Even in the UK (apart from reporting by the Guardian and one or two other publications) there is little or no serious dialogue about reform. Convincing the heads of Britain’s three main spy agencies to sit like Mo, Larry and Curly for an hour in a glorified photo-shoot to answer pre-agreed questions from the parliament’s oversight committee hardly passes as a commitment to change.

But even if we were to take the optimistic line that national security operations – in the long run – will be forced to partially clean up their act, what about the vast swathes of the privacy spectrum that remain out of sight and largely out of control?

Sadly, there is almost no good news in the areas of financial privacy, identity systems, online blocking and filtering, border control, data protection, cloud computing, law enforcement, competition issues, corporate governance, freedom of Information, genetics, health privacy, junk marketing, online advertising, online privacy, social networking and travel privacy.

The governments of most countries – even those with a direct operational involvement in the NSA web – have done little or nothing to shed light on their own spy agencies.

Sure, civil liberties advocates in the United States have every right to feel at least a little jubilant about the disinfectant of sunshine being applied to the American security apparatus. Even beyond the revelations in the Snowden documents, testimony and public statements from officials is slowly revealing the NSA’s true value to the world – and it’s a value that appears to be narrower than previously imagined.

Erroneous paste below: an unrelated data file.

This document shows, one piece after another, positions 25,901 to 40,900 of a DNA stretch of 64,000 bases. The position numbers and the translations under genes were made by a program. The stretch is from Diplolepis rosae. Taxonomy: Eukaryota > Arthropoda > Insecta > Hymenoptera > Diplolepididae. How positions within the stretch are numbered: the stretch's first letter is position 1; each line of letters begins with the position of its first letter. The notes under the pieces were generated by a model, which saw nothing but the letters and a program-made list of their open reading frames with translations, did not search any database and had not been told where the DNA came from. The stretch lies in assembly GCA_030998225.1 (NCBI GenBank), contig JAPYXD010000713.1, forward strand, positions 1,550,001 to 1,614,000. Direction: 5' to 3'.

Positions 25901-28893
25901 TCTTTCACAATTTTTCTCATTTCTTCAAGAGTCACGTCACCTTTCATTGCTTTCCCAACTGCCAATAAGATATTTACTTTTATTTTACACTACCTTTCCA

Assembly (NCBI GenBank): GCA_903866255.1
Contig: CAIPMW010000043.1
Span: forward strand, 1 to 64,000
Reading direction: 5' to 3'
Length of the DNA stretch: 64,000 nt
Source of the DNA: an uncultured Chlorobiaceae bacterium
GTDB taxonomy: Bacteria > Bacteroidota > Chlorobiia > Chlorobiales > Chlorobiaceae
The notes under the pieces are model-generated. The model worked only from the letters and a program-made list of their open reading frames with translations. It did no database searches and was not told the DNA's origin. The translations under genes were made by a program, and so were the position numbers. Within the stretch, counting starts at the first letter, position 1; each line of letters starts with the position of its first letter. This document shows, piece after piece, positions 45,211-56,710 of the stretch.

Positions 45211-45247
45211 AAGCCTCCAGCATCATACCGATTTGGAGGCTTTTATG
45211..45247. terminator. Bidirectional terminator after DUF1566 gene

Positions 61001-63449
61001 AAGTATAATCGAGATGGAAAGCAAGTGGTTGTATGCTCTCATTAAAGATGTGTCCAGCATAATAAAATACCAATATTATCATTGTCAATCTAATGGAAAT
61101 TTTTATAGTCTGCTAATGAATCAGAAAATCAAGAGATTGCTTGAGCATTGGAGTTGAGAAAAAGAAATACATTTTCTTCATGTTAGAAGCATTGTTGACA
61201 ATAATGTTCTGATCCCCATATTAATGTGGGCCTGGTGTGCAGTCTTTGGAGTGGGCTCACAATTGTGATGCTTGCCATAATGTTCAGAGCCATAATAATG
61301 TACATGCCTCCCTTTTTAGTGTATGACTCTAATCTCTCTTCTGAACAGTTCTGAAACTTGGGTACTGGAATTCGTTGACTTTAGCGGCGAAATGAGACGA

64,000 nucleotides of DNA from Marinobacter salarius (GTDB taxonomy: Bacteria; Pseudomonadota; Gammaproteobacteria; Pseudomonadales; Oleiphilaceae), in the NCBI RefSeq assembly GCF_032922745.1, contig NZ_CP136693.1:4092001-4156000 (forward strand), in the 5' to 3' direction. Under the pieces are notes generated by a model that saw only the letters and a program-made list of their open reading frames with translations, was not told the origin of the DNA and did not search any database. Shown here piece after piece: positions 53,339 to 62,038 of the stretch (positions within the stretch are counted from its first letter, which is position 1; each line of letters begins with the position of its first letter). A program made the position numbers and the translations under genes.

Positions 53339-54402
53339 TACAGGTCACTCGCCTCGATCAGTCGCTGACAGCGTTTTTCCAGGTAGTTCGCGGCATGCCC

In the bigger scheme of things, however, little is happening on the privacy front. Europe’s proposed data protection framework appears to have collapsed for the moment, although on a more cheery note there is some limited movement on reform of the discredited EU-US data transfer arrangements (known as Safe Harbour).

There’s a phenomenon in media that we might label the displacement reporting effect, in which editors choose to de-prioritise content on the basis of a claimed public fatigue on extensively reported issues. In this case the Snowden, extensive revelations can come at the price of reduced reporting of issues that are not immediately connected to national security.

Privacy can be a complex policy issue, but – even more so than before – the media bar has been set much higher to require personification. We might ask how in the future will it be possible to achieve media penetration without the existence of dramatis persona. More important, while the involvement of a personality as a device to raise awareness is sometimes useful, it can also create a damaging polemic in the public mind.

This shouldn’t imply that reform isn’t possible. It’s just that there seems relatively little interest in those other areas, and consequently limited pressure to curtail the growth and deployment of new methods of privacy invasion.

None of this should be cause for total despair. An important foundation has been laid which, in time, may spark a broader interest in protections. To help achieve this outcome, all privacy advocates need to stop celebrating the occasional narrow win from Snowden and start focusing more aggressively on the bigger picture of reform.